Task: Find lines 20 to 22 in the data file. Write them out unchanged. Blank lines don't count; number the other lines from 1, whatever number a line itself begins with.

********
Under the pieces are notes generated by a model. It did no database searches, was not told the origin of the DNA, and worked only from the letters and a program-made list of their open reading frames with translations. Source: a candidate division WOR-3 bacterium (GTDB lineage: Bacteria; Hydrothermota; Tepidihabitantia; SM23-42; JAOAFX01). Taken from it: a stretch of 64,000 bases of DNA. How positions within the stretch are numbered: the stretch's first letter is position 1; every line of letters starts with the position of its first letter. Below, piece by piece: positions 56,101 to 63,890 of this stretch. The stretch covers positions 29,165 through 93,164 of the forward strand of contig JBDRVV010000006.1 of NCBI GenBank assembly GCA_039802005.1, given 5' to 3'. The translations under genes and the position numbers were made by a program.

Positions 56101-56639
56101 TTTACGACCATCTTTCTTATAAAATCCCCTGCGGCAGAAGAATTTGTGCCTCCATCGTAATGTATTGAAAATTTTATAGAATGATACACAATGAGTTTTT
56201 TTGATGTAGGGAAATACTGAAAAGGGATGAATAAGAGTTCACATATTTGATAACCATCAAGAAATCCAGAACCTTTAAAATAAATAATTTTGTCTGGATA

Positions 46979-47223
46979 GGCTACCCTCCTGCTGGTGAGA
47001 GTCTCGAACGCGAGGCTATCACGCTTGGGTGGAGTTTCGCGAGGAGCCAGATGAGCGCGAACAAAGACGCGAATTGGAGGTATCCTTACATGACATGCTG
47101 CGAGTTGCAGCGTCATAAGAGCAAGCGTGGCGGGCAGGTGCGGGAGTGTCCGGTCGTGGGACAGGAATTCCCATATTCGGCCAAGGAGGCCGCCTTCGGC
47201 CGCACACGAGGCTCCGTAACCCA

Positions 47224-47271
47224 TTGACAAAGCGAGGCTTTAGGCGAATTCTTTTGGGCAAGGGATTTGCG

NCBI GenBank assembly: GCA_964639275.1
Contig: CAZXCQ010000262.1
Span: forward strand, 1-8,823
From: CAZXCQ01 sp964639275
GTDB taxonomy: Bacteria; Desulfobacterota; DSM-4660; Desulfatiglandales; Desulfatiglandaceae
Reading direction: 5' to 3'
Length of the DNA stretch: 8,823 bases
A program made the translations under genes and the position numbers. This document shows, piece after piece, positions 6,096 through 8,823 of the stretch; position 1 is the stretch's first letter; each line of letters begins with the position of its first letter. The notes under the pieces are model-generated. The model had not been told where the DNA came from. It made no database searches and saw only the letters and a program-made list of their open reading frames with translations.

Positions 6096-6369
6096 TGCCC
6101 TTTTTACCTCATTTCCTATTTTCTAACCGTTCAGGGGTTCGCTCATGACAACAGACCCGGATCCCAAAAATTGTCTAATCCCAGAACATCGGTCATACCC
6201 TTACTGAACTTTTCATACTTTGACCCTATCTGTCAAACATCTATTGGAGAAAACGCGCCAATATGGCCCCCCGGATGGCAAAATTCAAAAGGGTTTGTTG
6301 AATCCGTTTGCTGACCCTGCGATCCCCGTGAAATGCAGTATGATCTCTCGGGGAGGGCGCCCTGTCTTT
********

Positions 6096-6369
6096 TGCCC
6101 TTTTTACCTCATTTCCTATTTTCTAACCGTTCAGGGGTTCGCTCATGACAACAGACCCGGATCCCAAAAATTGTCTAATCCCAGAACATCGGTCATACCC